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Antarctic Journal

ISSUE:  Winter 1942

The Antilles gone, and the Great Bear wheeling lower
under Polaris in a far blue storm of light,
swinging lower in its arc with the coming of each night
toward the soft flare of the Southern Cross;
we, traversing invisible parallels and fabulous latitudes;
Capricorn gone, the sun diminished, the glass fallen
under an aluminum-colored sky, the seas swollen
and the slate swells coming in longer and longer strides,
the last of islands seen, a smell of ice at sundown
(not yet whalespout, no ghost of albatross),
the beginning of the cliffs, the dark gorges, singing chasms,
the lower octaves of what waves, artillery hurled
against ice walls, wind-whine in keener spasms,
and in the night the solitary fires of land;
or cotton fog, cold deep bell tones of surf in fog,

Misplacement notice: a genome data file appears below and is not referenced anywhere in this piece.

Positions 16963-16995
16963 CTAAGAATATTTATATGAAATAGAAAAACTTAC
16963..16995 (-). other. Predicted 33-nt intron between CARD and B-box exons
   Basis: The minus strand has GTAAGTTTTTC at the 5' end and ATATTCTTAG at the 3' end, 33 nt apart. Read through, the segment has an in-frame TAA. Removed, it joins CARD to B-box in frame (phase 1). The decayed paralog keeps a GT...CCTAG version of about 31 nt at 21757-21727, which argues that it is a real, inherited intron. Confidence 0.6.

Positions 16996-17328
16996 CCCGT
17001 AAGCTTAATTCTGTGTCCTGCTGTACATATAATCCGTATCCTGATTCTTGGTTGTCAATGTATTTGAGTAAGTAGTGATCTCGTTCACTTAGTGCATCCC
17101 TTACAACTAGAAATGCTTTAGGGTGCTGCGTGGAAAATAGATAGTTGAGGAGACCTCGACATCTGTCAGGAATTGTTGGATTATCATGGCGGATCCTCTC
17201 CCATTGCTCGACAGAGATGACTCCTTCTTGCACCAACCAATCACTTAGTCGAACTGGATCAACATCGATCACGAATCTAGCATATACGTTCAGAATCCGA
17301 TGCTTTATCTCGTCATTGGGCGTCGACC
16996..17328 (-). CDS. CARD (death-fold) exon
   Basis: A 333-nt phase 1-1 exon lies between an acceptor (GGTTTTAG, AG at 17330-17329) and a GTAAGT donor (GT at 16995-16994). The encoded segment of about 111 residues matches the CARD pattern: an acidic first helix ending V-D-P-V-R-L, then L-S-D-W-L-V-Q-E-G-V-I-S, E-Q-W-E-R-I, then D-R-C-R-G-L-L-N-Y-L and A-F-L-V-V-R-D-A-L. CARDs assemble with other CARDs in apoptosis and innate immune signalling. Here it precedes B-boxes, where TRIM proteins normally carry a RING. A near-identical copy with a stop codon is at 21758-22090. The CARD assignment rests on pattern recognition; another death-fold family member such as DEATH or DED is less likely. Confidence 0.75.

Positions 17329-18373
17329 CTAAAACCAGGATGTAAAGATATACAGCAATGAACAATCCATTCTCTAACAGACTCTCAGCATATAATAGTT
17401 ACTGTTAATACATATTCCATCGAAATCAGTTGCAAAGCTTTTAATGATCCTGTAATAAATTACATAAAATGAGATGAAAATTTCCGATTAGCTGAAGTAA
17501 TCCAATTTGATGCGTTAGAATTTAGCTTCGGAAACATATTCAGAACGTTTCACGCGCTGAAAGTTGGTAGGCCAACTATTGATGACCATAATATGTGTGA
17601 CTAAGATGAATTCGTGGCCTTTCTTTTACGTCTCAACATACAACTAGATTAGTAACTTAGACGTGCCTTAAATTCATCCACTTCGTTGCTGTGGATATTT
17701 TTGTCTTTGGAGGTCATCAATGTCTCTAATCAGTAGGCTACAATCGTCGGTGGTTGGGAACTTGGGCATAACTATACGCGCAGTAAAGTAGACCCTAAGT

or sting of frozen rain here at the nadir of the world,
all stars long since obscured, all light, all life . . .
and another day recorded on the log.

Engines pounding, seas tuned to creak of steel,
ice plated on the decks, the stanchions, the spars,
ports closed, propeller, drum, close reek of sweat
and human warmth, of cooking food, dead cigarettes,
the month-old papers lying dog-eared in the bunks
under sick-yellow electric glare, the rasp
of month-old tune on parrot phonograph:
here is the dark meridian, the night of time,
the dead zone of forgetfulness at last . . ..

There was a world, a world of sun and green,
and in its softer latitudes there was a war;
there were so many things, once done, once seen,
but those are gone, and that world is no more.


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